Brill’s New Pauly

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Nails
(331 words)

[German version]

(ἧλος/hḗlos, Lat. clavus, more rarely πάτταλος/páttalos, γόμφος/gómphos, Lat. palus). Nails have survived in abundance from the Early Bronze Age onwards; they have shanks that are rounded or angular in section and heads of various forms (round, pointed, flat, globular, spherical, etc.). Surviving nails are made of bronze or iron, though decorative nails may be made of gold or silver, or only have a head made of precious metal, but in antiquity wooden nails were also used. Nails were used …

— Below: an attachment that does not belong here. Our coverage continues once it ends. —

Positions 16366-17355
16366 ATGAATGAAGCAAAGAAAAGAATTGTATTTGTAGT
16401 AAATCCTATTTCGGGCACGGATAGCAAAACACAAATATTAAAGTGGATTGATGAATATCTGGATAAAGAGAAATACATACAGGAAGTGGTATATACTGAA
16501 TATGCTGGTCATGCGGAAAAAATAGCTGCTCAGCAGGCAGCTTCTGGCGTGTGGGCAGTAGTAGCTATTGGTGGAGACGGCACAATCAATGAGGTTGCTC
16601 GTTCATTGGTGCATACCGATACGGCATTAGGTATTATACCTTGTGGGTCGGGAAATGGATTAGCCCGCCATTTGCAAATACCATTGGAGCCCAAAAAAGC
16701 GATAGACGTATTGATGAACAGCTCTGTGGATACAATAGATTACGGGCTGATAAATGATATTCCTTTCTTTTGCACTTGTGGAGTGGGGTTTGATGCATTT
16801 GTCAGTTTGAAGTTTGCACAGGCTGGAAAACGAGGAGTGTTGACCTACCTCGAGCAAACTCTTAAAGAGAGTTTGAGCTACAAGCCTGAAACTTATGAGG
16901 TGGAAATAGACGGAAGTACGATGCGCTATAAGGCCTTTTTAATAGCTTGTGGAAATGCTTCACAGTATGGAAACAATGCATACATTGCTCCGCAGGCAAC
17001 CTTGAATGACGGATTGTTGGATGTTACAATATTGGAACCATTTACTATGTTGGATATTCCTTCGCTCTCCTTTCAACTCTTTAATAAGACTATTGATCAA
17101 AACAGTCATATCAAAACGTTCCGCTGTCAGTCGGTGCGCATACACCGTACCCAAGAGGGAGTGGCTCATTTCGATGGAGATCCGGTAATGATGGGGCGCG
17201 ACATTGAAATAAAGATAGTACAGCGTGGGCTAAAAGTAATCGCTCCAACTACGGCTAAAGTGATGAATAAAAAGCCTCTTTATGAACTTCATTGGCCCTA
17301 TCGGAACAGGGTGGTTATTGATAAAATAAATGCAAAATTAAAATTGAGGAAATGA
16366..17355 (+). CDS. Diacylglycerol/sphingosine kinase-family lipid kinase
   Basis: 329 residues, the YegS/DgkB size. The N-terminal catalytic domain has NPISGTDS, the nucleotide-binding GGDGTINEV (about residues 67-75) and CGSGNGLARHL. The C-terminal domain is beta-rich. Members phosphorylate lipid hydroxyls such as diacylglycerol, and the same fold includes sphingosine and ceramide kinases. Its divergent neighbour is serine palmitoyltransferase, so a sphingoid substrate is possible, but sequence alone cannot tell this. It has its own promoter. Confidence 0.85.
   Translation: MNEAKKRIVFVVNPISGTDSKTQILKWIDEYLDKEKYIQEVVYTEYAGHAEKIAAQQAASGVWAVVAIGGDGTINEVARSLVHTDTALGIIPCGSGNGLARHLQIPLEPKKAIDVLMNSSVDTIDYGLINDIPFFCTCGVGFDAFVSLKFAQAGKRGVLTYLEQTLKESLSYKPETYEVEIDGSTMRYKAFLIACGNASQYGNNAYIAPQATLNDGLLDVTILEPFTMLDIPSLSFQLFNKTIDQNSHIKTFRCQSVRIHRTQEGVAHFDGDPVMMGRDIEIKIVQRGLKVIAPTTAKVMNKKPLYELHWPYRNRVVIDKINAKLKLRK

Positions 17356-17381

Cite this page
Hurschmann, Rolf (Hamburg), “Nails”, in: Brill’s New Pauly, Antiquity volumes edited by: Hubert Cancik and , Helmuth Schneider, English Edition by: Christine F. Salazar, Classical Tradition volumes edited by: Manfred Landfester, English Edition by: Francis G. Gentry. Consulted online on 25 November 2020 <http://dx.doi.org/10.1163/1574-9347_bnp_e816360>
First published online: 2006
First print edition: 9789004122598, 20110510



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